You note that after investing, you help founders with advice on how to build, engage and grow a community, help with potential customer introductions, fundraise, and anything else along the way of building a company. In your experience, what do founders need the most help with at the early stages of building a company? 

We're likely one of the smaller checks in any round so we don't pretend that we're going to be most involved. We'll get involved as much as our portfolio company wants us to. My experience has been in building communities and it's a huge advantage to a company to have an engaged community - I think the wider startup space is really seeing a focus on community building especially since the pandemic.

How often do you evaluate fund performance? At what point do you start thinking about increasing your quarterly or annual commits for your rolling fund?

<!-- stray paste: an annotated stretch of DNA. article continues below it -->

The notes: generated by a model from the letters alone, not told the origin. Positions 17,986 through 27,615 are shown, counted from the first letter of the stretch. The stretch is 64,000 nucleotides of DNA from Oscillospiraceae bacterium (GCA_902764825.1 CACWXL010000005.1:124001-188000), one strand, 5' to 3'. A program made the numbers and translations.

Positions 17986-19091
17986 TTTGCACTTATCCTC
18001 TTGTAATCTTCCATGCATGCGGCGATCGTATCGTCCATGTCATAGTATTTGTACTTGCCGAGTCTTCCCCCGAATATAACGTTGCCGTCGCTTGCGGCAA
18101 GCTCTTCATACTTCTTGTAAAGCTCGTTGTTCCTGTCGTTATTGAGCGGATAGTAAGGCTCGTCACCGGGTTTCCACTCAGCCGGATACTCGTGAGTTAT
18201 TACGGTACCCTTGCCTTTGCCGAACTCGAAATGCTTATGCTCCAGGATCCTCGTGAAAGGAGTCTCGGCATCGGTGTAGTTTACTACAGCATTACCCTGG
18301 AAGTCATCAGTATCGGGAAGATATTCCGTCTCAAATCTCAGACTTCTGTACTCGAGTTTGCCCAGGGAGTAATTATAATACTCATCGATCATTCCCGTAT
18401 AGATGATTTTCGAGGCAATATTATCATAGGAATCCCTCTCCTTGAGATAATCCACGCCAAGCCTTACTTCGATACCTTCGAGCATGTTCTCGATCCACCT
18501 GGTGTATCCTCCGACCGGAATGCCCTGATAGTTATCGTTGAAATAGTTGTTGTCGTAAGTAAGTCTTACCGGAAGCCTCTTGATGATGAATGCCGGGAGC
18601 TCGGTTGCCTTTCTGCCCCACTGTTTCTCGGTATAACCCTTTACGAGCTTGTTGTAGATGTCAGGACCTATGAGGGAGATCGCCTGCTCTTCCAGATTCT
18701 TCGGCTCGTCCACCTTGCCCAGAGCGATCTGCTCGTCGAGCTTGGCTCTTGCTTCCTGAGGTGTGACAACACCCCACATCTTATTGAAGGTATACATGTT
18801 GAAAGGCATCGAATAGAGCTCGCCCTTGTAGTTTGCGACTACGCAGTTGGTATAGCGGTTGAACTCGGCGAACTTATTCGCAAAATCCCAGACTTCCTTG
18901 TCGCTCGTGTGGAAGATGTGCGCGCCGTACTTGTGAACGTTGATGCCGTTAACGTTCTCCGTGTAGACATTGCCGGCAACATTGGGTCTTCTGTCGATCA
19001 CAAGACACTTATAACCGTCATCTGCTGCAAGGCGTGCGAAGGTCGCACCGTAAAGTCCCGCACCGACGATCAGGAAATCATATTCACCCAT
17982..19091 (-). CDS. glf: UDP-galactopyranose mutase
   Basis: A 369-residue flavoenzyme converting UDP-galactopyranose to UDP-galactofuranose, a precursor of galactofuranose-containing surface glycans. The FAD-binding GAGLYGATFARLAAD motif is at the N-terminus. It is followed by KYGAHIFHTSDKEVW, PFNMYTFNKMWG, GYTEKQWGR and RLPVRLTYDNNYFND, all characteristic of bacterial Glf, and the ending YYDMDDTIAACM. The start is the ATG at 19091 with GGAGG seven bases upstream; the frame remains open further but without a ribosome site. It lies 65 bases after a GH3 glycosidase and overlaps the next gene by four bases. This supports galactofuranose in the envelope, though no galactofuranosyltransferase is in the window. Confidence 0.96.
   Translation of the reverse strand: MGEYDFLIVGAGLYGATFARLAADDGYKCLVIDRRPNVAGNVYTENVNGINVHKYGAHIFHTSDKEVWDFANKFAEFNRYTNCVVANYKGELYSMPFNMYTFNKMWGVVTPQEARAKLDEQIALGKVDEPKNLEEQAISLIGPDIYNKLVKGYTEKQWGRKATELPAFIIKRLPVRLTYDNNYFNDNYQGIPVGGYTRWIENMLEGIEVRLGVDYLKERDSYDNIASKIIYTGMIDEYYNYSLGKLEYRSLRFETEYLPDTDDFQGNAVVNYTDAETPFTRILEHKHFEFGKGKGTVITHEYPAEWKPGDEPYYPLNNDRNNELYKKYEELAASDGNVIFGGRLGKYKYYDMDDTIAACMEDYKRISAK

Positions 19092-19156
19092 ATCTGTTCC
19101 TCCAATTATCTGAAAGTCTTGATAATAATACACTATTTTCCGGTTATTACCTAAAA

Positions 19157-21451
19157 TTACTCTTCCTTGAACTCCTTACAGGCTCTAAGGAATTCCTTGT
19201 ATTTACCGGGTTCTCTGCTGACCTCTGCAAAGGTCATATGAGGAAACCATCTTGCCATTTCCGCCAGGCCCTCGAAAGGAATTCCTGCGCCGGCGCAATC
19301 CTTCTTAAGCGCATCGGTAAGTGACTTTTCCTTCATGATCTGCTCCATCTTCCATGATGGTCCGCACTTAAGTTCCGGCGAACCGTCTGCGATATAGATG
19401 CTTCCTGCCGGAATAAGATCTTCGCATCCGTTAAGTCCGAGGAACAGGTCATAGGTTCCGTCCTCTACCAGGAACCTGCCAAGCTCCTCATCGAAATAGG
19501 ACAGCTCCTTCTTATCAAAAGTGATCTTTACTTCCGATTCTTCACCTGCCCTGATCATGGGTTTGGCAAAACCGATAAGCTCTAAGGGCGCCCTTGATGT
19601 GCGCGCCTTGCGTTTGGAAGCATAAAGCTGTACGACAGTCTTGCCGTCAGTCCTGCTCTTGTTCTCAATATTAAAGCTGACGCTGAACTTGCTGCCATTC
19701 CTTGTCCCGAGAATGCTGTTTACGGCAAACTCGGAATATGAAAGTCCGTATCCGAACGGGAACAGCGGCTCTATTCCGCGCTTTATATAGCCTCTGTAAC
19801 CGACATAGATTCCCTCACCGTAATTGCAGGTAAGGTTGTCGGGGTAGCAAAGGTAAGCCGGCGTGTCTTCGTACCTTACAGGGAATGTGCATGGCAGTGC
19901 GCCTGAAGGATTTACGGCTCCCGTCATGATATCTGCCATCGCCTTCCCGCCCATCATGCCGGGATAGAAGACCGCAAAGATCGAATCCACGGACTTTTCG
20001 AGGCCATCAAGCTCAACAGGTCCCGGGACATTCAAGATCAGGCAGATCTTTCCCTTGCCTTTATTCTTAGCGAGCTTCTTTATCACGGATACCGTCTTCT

The fund's relatively new, so we can't really look at performance in such a small time frame. However, the indicator for the fund will be in years to come - obviously portfolio companies raising further. Larger rounds will be a great signal as well, as we’ve seen happen in the last few quarters.

We have 4 quarters commitment required right now and I'd like to look back at the end of the first year to see if we're going to change that at all.

What’s been the biggest surprise of running a fund thus far?

There's just so many companies to chat with. 

The strange dynamic of a rolling fund is that you have allocated capital to deploy each quarter, so you have you think about who you're committing to, when, when the quarter is coming up and whether your timeline fits with founders fundraising too

How do you stay organized with your investments (managing notes and SAFEs pipeline, etc)? What does your tech stack look like?

As you can imagine, no-code is sprinkled in throughout our tech stack!